There are some doubts about Apple sustainability amid coronavirus. Who will buy and who will produce new IPhones?
Asian equities deflate on dismal China trade
On Tuesday, Asian equities stood still because gloomy Chinese trade data overshadowed the otherwise positive outlook on global surge, leaving currencies as well as commodities tamed in summer doldrums.
MSCI's index of Asia-Pacific stocks gave up moderate early revenues to be barely changed, although it was still influenced by its recent decade maximum.
In South Korea, financial markets sank 0.2%, while Japan's Nikkei relieved 0.3%. In China, key markets went down in thin trade.
As Beijing informed, in July, both the country’s exports and imports ascended much less than expected, thus spoiling a run of better numbers from the Asian key economy, which had powered optimism on global surge as well as a soar in industrial commodity prices.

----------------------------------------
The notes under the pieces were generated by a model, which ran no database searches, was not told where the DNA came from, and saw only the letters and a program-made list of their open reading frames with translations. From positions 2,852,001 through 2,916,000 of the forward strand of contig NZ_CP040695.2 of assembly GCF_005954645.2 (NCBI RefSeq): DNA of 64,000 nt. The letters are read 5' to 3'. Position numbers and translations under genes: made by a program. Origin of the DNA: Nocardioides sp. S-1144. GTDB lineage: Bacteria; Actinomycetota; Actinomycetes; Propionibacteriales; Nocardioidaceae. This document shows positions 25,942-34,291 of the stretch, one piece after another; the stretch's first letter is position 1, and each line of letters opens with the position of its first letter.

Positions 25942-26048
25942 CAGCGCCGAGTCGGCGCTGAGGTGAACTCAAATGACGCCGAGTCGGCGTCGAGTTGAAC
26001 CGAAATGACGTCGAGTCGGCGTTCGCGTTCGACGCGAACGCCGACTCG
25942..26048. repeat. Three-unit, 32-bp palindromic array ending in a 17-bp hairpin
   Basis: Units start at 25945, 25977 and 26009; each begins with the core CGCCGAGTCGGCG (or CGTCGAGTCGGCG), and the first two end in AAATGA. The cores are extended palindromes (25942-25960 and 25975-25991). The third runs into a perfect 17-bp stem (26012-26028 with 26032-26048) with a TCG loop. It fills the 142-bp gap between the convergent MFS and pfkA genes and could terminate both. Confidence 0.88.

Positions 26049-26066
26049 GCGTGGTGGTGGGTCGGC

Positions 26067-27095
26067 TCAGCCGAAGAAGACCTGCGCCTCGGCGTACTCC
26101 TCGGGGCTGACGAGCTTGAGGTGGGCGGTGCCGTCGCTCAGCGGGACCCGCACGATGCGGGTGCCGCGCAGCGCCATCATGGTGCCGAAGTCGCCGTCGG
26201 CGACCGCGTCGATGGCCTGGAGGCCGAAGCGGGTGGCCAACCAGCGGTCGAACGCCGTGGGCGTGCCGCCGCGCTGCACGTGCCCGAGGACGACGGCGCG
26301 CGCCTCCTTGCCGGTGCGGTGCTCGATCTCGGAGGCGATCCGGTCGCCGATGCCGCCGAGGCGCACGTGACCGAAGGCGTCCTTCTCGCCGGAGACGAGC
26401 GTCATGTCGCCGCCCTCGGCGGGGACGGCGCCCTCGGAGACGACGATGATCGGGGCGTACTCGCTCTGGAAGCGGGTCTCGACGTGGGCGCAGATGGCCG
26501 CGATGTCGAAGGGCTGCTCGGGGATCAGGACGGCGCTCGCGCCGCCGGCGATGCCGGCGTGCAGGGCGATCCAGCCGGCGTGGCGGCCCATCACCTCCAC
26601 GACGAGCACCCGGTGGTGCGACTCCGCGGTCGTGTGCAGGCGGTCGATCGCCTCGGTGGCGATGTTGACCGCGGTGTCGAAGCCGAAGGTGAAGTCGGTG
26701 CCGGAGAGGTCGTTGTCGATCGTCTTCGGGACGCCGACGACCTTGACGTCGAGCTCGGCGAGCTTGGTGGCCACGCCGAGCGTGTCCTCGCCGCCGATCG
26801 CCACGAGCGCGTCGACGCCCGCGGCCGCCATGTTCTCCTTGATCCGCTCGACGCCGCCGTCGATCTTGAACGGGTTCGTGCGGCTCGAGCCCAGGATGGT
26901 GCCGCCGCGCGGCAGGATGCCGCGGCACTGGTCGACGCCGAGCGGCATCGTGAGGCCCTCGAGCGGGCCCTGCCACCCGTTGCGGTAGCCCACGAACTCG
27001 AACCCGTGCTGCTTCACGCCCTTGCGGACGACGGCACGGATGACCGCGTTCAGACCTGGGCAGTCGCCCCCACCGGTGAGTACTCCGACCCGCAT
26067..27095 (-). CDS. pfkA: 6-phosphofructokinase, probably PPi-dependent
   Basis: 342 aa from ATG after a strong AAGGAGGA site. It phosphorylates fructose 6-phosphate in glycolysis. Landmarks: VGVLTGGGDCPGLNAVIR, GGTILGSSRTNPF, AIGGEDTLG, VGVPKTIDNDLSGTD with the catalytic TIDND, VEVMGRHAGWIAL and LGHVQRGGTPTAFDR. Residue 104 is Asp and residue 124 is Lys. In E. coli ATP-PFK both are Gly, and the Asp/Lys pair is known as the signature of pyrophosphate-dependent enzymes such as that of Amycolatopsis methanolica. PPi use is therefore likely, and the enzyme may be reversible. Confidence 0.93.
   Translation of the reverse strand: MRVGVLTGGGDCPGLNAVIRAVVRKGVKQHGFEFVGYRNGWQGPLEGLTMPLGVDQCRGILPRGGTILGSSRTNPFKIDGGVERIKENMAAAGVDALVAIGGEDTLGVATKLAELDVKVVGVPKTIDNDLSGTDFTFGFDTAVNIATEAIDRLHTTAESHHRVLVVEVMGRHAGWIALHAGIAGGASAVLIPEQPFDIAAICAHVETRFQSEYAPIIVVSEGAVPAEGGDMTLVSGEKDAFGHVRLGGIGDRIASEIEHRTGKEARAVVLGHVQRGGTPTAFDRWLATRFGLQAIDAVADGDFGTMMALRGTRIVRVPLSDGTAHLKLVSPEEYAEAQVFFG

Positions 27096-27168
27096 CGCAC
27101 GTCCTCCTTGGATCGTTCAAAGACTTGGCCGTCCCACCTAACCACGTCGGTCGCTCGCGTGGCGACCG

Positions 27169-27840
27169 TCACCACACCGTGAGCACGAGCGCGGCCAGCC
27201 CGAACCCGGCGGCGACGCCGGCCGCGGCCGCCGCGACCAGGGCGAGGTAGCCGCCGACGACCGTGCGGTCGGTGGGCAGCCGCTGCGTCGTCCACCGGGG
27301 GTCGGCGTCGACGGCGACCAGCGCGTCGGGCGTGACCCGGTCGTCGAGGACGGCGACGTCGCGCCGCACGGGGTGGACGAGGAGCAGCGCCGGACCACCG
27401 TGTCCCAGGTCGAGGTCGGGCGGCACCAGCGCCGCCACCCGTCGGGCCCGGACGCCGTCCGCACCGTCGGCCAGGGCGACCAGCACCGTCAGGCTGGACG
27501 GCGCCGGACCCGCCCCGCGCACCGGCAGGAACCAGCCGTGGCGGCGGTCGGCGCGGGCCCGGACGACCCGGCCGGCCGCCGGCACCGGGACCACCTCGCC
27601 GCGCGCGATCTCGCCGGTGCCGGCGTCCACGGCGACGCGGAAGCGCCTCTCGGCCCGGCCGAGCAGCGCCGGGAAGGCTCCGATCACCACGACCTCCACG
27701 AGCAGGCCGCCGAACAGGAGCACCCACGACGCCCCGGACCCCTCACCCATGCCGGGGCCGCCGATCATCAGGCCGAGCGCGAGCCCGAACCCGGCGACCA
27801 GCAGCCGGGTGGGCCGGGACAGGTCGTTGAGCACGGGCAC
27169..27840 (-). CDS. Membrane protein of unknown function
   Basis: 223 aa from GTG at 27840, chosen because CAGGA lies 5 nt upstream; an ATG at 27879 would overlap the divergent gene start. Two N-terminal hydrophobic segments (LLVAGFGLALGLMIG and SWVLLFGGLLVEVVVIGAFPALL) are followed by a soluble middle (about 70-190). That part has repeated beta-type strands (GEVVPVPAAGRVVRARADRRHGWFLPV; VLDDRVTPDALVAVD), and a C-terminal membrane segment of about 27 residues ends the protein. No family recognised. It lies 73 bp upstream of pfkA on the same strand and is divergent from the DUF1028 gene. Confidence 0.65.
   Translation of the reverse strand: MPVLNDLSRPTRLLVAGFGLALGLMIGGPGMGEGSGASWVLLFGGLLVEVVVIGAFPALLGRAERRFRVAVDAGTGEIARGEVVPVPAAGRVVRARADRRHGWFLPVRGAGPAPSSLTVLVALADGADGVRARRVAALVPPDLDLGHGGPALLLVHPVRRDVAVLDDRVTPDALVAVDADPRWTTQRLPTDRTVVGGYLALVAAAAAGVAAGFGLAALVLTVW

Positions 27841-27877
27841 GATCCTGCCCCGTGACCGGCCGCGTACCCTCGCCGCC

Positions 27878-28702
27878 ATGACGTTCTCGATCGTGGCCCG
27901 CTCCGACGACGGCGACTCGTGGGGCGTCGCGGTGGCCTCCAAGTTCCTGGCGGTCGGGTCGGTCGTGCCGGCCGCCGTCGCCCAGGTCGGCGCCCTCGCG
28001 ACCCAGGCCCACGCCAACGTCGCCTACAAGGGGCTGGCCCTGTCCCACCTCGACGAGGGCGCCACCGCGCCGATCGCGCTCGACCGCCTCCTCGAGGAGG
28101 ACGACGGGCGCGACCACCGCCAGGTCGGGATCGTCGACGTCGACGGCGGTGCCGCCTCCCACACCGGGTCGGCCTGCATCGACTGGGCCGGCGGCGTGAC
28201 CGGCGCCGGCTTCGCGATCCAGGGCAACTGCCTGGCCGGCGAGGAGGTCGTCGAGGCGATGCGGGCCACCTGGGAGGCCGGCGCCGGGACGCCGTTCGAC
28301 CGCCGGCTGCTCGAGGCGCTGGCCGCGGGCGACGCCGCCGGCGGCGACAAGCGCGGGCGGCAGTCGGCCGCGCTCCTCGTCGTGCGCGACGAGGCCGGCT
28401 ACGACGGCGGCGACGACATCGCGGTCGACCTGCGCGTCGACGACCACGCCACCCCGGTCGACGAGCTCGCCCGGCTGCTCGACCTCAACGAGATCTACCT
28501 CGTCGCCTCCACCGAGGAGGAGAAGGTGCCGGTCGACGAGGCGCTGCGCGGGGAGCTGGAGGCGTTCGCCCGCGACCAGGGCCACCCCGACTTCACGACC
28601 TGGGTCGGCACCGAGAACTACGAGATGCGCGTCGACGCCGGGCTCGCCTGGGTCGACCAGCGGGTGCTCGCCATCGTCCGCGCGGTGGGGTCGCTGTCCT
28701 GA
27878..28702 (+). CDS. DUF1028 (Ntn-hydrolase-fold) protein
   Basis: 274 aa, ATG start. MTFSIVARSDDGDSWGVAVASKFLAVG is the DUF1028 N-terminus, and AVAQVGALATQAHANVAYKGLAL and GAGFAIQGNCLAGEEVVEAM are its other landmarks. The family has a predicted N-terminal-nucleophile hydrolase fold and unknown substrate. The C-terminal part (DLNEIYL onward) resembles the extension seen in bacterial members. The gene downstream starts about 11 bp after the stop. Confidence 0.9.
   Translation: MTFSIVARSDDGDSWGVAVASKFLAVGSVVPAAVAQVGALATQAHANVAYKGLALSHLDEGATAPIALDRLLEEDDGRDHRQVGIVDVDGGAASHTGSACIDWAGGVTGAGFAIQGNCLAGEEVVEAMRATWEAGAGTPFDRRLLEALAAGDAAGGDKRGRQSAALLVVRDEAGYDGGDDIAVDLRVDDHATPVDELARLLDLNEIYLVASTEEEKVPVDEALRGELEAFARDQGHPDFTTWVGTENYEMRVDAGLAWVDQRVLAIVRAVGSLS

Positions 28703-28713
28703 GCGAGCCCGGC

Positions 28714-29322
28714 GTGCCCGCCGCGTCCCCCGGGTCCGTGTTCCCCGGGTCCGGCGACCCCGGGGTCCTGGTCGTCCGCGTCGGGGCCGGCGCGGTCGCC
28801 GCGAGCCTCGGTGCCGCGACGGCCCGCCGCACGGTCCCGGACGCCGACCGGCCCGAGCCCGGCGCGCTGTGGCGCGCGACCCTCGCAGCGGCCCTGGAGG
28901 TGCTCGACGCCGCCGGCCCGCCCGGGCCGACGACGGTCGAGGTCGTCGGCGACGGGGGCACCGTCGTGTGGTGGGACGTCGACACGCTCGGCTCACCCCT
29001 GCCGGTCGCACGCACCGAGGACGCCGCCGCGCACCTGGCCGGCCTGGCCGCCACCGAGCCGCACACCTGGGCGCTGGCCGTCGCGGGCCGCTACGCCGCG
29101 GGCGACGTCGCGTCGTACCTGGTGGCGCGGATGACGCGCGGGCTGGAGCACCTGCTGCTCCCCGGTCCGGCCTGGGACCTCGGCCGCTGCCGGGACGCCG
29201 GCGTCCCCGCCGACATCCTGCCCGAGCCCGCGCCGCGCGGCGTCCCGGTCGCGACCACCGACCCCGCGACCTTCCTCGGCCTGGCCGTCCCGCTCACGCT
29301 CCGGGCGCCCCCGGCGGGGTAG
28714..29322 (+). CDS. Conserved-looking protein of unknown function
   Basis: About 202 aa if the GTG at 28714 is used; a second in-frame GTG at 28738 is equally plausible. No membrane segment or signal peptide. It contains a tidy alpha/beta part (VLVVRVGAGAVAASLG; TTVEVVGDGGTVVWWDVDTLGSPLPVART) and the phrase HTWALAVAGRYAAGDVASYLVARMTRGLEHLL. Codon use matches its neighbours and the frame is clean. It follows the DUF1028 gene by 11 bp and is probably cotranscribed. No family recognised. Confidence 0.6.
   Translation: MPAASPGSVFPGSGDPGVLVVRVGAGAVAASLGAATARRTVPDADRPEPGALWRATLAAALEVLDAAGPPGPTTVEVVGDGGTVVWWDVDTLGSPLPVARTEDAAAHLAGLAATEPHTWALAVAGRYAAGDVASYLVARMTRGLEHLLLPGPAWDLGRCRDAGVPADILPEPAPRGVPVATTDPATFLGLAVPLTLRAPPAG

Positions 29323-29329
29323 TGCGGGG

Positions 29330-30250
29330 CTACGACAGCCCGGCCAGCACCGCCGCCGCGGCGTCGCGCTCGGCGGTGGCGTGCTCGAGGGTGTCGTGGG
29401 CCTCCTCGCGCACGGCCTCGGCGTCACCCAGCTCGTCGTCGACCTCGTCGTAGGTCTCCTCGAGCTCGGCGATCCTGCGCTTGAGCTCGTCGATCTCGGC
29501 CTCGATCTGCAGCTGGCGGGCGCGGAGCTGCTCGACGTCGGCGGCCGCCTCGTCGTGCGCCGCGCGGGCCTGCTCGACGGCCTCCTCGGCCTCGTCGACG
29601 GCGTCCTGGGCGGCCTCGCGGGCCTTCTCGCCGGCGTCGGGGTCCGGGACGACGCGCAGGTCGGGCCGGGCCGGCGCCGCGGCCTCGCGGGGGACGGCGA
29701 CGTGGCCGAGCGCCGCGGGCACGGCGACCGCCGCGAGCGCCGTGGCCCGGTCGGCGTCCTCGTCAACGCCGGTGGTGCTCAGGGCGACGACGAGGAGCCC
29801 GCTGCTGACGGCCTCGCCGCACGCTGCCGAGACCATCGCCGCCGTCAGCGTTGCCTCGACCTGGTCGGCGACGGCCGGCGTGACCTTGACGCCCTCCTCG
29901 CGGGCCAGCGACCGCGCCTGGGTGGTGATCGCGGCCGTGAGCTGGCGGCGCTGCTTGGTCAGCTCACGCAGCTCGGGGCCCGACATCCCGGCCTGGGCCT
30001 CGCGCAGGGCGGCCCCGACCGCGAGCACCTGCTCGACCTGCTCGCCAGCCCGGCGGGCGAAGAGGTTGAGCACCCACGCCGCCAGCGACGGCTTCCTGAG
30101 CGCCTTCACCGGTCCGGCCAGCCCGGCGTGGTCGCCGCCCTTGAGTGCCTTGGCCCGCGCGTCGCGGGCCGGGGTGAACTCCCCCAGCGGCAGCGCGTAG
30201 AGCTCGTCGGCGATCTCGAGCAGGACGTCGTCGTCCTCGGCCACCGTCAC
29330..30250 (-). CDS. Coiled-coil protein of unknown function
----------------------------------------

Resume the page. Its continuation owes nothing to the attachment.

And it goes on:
This week Ratings agency Fitch raised its outlook for the world economy for 2017 and 2018.
Meanwhile, on Wall Street, the Dow edged up 0.12%, the S&P 500 gained 0.16%, while the Nasdaq acquired 0.51%.
The so-called “stock market bloodbath” has continued on Friday with major indices falling down to the lows of the last October. What's going on?
Besides coronavirus, other news has been driving the stocks of Apple, Wallmart and General Motors to the lower levels.
US Fed comes right on time with the crisis support program announcement. How does the stock market react?
We could gain from buying emerging-market currencies such as South African rand, Mexican peso and Brazilian real.
Here are the most important topics that will determine the dynamics of currencies, commodities and stocks on Thursday, April 9. N